Rogers & Norton News

Employment Law Bulletin May 2016 Part 1

Thursday, May 5, 2016


Should we stay or should we go?   As the EU referendum draws nearer, the arguments for and against remaining in the Union are intensifying. But there are still calls for clarity on what an exit would mean for us all – individually and collectively.   The influence of Europe is never all that far from UK workplaces. And the world of employment law has been alive with predictions about what would, and wouldn’t, change if Brexit were to succeed.   The latest opinion to have caught our eye comes from Michael Ford QC who was commissioned by the TUC to give his view on the likely effect of our exit on UK employers and workers. It makes for an interesting read.   No doubt there will be plenty more to take in before we head to the polls on 23rd June.

Disciplinary wasn’t Discrimination Wasteney v East London NHS Foundation Trust

Ms Wasteney was a Christian worker employed by the NHS Trust. She was alleged to have ‘groomed’ a junior Muslim colleague by, among other things, praying with her and laying her hands on her.   The colleague said that she had begun to feel ill as a result of Ms Wasteney’s abuse of her managerial position. There was an investigation and Ms Wasteney was given a final written warning (reduced to a first written warning on appeal). Professional boundaries had been blurred. But Ms Wasteney then brought a tribunal claim, alleging discrimination and harassment because of/related to her religion or belief.   Her claim hinged on the reason she was disciplined. If it had been for manifesting a religious belief in consensual interactions with a colleague, then that would have been within her rights, and therefore religious discrimination to discipline her for it. But it wasn’t; she had been disciplined for her unwanted and unwelcome behaviour towards a colleague. That was something different altogether, particularly when taking into account Ms Wasteney’s more senior position.  Her claim failed at the tribunal and at the Employment Appeal Tribunal.   There was also a human rights angle. Had Ms Wasteney’s right to freedom of thought, conscience and religion been breached? No. That right doesn’t give people ‘a complete and unfettered right to discuss or act on [their] religious beliefs at work irrespective of the views of others or [their] employer’, the tribunal said.   So the way in which religion or belief is manifested is all-important to whether disciplinary action is appropriate or not. It’s something that takes a careful analysis.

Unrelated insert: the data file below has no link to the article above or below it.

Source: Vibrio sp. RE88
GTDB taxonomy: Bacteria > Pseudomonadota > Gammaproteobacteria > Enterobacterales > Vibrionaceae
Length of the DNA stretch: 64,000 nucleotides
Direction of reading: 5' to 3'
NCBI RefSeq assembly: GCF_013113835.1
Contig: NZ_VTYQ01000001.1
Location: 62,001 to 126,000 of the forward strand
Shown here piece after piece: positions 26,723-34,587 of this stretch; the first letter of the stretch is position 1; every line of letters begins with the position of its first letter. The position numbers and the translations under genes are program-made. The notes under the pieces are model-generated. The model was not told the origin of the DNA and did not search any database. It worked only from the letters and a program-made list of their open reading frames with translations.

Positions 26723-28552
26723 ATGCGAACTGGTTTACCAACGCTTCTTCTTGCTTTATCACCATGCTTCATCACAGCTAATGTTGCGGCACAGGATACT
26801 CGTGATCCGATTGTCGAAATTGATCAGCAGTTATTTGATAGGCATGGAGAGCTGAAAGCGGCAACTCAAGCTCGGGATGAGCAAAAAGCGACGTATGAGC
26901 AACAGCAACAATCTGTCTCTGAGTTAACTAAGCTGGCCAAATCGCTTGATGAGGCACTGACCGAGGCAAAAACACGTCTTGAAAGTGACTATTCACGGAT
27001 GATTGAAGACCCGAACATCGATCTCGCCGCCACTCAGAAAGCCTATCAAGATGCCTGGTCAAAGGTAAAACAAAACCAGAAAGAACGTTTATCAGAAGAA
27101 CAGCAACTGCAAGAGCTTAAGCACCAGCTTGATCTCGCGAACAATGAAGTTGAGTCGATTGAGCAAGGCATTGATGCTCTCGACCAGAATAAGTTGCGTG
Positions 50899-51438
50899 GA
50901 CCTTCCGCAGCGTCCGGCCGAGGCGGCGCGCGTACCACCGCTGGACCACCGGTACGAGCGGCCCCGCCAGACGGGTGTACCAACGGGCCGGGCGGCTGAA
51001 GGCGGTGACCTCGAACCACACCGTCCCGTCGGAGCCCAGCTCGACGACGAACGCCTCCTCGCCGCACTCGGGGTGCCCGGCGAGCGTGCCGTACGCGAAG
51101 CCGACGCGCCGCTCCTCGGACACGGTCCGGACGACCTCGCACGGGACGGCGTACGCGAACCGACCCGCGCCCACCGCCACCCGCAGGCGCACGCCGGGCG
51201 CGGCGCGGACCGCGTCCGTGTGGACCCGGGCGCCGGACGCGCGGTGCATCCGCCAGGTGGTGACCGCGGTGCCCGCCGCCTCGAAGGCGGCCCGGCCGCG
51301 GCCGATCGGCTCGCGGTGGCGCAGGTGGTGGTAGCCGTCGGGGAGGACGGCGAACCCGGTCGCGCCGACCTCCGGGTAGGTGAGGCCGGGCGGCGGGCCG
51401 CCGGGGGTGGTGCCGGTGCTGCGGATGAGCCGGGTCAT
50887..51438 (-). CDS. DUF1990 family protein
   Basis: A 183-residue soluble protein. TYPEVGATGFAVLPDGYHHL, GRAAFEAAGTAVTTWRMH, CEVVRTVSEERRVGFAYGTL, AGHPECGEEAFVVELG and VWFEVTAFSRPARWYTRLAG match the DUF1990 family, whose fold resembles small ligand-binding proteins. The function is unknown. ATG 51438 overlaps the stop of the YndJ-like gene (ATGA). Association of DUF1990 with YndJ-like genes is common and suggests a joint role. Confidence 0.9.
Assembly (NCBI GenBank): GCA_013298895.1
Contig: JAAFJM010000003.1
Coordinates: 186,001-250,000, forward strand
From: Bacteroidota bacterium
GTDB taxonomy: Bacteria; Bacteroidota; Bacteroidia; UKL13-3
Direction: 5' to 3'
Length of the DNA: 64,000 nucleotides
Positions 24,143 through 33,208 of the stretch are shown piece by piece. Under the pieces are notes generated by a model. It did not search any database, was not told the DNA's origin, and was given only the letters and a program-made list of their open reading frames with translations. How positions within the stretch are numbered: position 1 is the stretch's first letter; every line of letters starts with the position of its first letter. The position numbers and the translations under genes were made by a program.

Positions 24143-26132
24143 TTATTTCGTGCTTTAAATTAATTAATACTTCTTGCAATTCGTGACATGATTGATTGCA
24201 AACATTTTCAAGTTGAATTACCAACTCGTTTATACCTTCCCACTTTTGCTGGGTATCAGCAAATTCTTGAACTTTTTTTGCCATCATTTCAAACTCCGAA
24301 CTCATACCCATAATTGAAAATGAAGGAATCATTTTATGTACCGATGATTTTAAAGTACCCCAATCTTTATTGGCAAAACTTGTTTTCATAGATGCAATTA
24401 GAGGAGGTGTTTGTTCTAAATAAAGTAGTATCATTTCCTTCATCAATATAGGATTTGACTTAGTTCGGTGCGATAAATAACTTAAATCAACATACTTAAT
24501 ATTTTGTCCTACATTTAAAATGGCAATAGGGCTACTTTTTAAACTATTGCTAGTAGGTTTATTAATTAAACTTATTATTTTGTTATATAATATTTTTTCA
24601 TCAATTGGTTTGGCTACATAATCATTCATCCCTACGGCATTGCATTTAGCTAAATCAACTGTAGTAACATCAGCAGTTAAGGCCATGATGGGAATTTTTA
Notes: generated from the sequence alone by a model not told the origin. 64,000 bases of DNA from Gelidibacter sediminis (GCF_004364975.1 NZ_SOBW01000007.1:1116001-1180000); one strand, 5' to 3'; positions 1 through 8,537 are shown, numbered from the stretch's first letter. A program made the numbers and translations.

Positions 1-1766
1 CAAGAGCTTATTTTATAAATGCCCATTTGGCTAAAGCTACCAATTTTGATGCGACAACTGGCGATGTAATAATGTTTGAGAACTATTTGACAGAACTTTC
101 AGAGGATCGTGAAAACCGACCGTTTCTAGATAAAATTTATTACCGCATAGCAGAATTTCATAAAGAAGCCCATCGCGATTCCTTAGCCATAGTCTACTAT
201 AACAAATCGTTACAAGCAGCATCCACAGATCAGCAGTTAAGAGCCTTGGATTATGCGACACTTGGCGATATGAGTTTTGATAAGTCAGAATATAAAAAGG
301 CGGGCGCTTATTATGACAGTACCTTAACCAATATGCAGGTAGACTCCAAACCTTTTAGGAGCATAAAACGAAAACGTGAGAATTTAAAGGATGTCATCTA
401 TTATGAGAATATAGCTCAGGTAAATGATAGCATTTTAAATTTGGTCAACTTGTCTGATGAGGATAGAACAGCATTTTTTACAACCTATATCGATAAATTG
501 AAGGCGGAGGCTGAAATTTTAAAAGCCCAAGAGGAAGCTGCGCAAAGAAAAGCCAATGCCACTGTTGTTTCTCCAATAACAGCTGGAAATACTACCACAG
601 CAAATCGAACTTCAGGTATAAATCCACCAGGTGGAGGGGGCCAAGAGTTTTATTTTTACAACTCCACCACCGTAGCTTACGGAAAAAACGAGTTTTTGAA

Incorporation of Company Policies Department for Transport v Sparks

Employers should have a whole host of company policies, on everything from equality to data protection. While they’re expected to be followed, they are not necessarily contractual. And if they’re not contractual, it’s far easier for employers to change them.    In Department for Transport v Sparks, the employer’s attendance management policy, contained in its handbook, said that disciplinary action in respect of cumulative short-term absences could only begin once an employee had hit the trigger point of 21 days off in any 12-month period. The employer tried to introduce a new policy which was less favourable to staff.   Ms Sparks and her colleagues argued that the original policy remained in place because it was contractual and couldn’t be unilaterally varied by the employer.   The Court of Appeal found in the employees’ favour. There was a distinct flavour of contractual interpretation in the way in which the handbook was introduced by the employment documents, the Court held. It was said to set out ‘many of your terms and conditions’. And the handbook chapter on health stated that it set out ‘your terms and conditions of employment relating to sick leave’ and ‘…to the management of poor attendance’.   It was more than good practice guidance.  The policy that Ms Sparks and her colleagues had sought to rely on was, the Court said, apt for incorporation as a contractual term.   As fact-specific as this case is, it raises some universal points about aligning your paperwork with perceptions. Do you know what status your policies hold? Do your employees know? And are your company documents – your contracts, policies and handbook – doing their job properly? If not, it’s time for a review.

Transgender Discrimination

A Totaljobs survey of more than 400 transgender employees from different industries in the UK suggests that inequality is alive and kicking.   Sixty per cent reported they had experienced transphobic discrimination (mainly from colleagues, but also from management and during interview). Thirty six per cent of trans workers have left their jobs because of an unwelcoming environment, and forty three per cent of those surveyed said that when applying for jobs, they actively seek out companies that have trans-friendly policies.   But there are some positives too; just over half of those surveyed said they believe that acceptance and understanding of trans employees has improved in the workplace because of more media focus on trans issues.   You can read the full report here.

There’s clearly still some way to go. Whether you currently employ transgender staff or not, we’d recommend a read through this government guidance on recruitment and retention and handling day-to-day issues.